If these two had agreed to take the dialogue process forward, leading to Foreign Minister Sushma Swaraj’s arrival in Islamabad a couple of days later, it appeared indicative of a desire to move away from the acrimonious past which had stalled any meaningful contact. Yes, international pressure abounded with nudges coming Modi’s way from Barack Obama and a host of European leaders but such suggestions have been made in the past and ignored without compunction by the Indian leadership.
Of course, added urgency to the appeals by global leaders may have come from reports that the Indian military was developing its ‘Cold Start’ strategy aimed at extraordinarily quick mobilisation of assets to launch ‘surprise’ punitive raids across the border in the event of a terror attack traced to the western neighbour.
These reports were met by the Pakistani military leadership’s declaration that any such move by the Indian military would be matched blow for blow. Then persistent reports in the international media talked of Pakistan’s continuing production, stockpiling of tactical nuclear warheads and its trials of delivery systems. Once raised, no matter how distant and remote, the spectre of a nuclear exchange, spiralling into a holocaust would compel all but the insane to sit up, look around and try to reduce the threat if not eliminate the possibility altogether.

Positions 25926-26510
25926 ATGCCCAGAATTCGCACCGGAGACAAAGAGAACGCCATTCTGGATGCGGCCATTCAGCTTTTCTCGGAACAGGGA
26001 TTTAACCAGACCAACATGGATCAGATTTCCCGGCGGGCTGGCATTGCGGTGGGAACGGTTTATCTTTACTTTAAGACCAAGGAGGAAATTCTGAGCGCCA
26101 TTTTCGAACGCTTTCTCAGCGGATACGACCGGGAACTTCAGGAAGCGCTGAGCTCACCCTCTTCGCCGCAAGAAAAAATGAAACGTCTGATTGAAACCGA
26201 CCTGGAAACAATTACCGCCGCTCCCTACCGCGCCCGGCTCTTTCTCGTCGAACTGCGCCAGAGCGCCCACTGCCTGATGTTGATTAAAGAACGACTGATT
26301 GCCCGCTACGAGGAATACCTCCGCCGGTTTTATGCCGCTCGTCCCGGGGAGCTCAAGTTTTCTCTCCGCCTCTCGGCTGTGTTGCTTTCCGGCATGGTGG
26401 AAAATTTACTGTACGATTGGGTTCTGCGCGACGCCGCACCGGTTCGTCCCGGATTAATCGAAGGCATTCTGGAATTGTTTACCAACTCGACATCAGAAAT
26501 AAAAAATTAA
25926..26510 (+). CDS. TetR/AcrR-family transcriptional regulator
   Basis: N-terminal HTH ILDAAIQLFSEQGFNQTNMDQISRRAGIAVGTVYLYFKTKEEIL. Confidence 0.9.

So, no I have no great expectation of any resolution of the Kashmir dispute in accordance with the will of the Kashmiri people over the coming days; it would be utterly foolhardy of me to assume that the Rashtriya Swayamsevak Sangh’s hardline ideology, its commitment to Hindutva and Akhand Bharat will evaporate into thin air as a result of this one stopover.
Neither do I believe that our fight against terrorism has reached such successes that another Mumbai can be ruled out in its entirety with all its ugly manifestations. But I do know that I am content watching the two nuclear-armed rivals talking to each other.
For when a rapport is established between two leaders before any crisis hits unresolvable proportions the two retain the ability to perhaps pick up the phone and try and find a way out of mutually assured destruction. That is how little, how few my expectations are. Many people I know would also be relieved just to see a mechanism being put in place to remove the prospect of a mushroom cloud casting a shadow over their children’s future. That is our starting point.
If trade and economic interests create deeper bonds, the rationale for greater regional amity and integration who knows even the Kashmir dispute will see a resolution with its people able to exercise free choice whichever way they wish to.
And, if in this change, a small messenger’s cameo role was played by a steel tycoon by the name of Jindal do I care? Why distrust the motives of our elected premier? Perhaps, two pro-business leaders can see the huge peace dividend their more traditional forerunners couldn’t.
The writer is a former editor of Dawn.
Published in Dawn, January 2nd, 2016